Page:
Comparison of spatial differencing schemes for the equation of radiative transfer applied to biomedical tissues

H. Kim, A. Hielscher

    Research output: Chapter in Book/Report/Conference proceedingConference contribution

    Abstract

    When numerically implementing the equation of radiative transfer (ERT) to calculate light propagation in biological tissue, one has several choices on how to perform the spatial discretization. In this study we investigate the performance of two commonly employed differencing schemes ("step" and "weighted diamond"). Using a discrete-ordinates finite-volume method in a two-dimensional absorbing and scattering medium, the code performances are evaluated in terms of accuracy and computational requirement. We find that, compared to the step-differencing scheme, the weighted diamond differencing scheme provides more accurate solutions of the radiation intensity over a wide range of optical properties. Furthermore, the weighted diamond scheme is computationally more efficient than the step method. When used in conjunction with tomographic reconstruction algorithms, we observe that using the weighted-diamond differencing scheme leads to more accurate reconstructions of the optical properties.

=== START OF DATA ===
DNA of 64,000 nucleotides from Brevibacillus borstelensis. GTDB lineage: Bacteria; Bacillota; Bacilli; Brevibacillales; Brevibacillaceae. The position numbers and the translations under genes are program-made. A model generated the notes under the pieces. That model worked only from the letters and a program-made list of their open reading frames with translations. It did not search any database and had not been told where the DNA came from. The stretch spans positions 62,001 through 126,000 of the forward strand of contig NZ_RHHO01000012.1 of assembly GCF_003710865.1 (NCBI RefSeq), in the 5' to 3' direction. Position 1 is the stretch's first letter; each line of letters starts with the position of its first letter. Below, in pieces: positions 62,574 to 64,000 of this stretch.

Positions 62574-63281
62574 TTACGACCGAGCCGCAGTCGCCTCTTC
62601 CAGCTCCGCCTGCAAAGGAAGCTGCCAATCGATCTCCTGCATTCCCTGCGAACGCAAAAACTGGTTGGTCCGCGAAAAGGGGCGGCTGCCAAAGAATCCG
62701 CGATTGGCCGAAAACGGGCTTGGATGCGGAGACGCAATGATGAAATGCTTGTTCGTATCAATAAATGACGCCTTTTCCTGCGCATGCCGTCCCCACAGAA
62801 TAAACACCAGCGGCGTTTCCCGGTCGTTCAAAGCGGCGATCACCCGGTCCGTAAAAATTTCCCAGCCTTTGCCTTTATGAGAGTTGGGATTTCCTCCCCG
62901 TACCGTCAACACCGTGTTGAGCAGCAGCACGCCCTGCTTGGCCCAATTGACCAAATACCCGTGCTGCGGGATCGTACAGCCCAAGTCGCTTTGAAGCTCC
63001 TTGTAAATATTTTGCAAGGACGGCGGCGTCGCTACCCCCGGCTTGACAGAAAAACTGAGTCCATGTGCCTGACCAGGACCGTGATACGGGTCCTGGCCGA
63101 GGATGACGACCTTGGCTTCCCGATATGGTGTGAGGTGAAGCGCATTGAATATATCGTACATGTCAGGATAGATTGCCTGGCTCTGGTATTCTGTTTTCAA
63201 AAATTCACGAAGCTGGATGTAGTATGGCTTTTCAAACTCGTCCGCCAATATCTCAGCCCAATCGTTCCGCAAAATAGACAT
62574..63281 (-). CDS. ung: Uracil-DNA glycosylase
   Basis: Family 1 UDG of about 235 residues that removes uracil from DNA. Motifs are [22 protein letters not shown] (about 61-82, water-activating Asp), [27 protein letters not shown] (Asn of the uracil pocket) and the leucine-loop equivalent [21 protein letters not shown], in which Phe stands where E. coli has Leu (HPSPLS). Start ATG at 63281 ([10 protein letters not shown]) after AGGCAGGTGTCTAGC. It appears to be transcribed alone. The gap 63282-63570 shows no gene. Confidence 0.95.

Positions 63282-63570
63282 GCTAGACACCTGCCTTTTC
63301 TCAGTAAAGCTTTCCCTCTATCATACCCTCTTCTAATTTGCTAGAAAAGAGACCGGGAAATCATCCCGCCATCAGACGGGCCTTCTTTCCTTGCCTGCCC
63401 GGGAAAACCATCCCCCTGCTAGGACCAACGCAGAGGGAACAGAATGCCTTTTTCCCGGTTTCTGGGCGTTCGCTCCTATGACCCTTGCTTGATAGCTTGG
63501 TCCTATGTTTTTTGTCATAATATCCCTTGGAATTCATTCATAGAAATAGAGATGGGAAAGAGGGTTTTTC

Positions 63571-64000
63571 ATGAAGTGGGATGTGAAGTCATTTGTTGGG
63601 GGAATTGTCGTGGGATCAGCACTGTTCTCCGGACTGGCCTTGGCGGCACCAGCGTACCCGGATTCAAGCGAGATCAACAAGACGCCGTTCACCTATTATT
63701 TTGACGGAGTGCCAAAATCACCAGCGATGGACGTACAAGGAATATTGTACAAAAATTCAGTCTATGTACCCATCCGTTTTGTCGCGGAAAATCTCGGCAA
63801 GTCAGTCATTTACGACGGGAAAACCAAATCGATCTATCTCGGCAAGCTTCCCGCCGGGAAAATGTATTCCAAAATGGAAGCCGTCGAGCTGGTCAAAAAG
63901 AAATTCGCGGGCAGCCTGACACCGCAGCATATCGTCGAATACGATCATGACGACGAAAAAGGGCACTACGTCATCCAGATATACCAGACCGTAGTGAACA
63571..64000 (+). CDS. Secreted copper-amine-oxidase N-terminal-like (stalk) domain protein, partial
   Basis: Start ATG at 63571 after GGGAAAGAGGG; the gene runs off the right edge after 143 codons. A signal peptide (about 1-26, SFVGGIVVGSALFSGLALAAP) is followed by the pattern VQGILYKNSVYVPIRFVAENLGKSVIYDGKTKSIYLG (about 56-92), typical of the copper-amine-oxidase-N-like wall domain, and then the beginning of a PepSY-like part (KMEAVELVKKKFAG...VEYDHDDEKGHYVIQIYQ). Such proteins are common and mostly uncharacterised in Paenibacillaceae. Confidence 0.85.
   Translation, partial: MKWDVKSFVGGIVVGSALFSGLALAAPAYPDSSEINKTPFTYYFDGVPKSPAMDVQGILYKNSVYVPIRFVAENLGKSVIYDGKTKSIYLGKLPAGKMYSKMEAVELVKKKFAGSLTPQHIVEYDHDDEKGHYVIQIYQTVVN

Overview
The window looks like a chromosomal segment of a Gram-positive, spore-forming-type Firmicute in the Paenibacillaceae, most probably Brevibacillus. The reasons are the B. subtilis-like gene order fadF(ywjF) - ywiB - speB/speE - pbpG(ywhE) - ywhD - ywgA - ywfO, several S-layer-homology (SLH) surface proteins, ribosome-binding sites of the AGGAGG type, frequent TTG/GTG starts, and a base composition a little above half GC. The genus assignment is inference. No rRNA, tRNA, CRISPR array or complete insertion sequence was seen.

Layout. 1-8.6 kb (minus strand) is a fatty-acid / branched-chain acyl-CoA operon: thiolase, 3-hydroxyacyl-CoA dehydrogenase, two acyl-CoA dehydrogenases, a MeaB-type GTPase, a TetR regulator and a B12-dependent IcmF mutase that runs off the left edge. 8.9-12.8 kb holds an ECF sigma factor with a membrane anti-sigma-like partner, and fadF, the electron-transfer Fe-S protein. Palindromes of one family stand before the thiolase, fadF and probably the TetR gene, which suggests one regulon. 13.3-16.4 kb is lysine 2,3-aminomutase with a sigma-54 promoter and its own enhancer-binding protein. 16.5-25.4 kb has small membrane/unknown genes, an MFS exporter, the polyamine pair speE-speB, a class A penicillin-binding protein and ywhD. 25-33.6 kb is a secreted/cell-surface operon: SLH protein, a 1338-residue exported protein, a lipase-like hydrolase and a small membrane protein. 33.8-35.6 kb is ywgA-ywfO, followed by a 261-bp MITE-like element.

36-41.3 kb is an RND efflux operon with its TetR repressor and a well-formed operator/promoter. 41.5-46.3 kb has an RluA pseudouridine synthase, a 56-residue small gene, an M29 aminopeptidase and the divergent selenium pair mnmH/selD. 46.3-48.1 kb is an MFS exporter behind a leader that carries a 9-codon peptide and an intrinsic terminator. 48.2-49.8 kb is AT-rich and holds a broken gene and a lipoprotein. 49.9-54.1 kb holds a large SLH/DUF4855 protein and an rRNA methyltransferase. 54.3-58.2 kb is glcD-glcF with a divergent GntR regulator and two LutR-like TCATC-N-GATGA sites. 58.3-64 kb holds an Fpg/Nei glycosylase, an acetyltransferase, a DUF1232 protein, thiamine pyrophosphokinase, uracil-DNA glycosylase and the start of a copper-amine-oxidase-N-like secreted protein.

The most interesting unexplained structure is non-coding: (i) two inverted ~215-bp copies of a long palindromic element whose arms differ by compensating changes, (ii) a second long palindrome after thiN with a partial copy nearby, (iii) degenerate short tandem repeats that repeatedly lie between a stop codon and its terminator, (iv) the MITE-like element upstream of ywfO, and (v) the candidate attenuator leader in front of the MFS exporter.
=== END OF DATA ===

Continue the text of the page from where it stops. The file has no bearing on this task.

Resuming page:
Original languageEnglish (US)
    Title of host publicationOptical Tomography and Spectroscopy of Tissue VII
    DOIs
    StatePublished - 2007
    EventOptical Tomography and Spectroscopy of Tissue VII - San Jose, CA, United States
    Duration: Jan 21 2007Jan 24 2007

    Publication series

    NameProgress in Biomedical Optics and Imaging - Proceedings of SPIE
    Volume6434
    ISSN (Print)1605-7422

    Conference

    ConferenceOptical Tomography and Spectroscopy of Tissue VII
    CountryUnited States
    CitySan Jose, CA
    Period1/21/071/24/07

    Keywords

    • Optical tomography
    • Radiative transfer equation
    • Spatial differencing scheme
    • Step scheme
    • Weighted diamond scheme

    ASJC Scopus subject areas

    • Electronic, Optical and Magnetic Materials
    • Biomaterials
    • Atomic and Molecular Physics, and Optics
    • Radiology Nuclear Medicine and imaging

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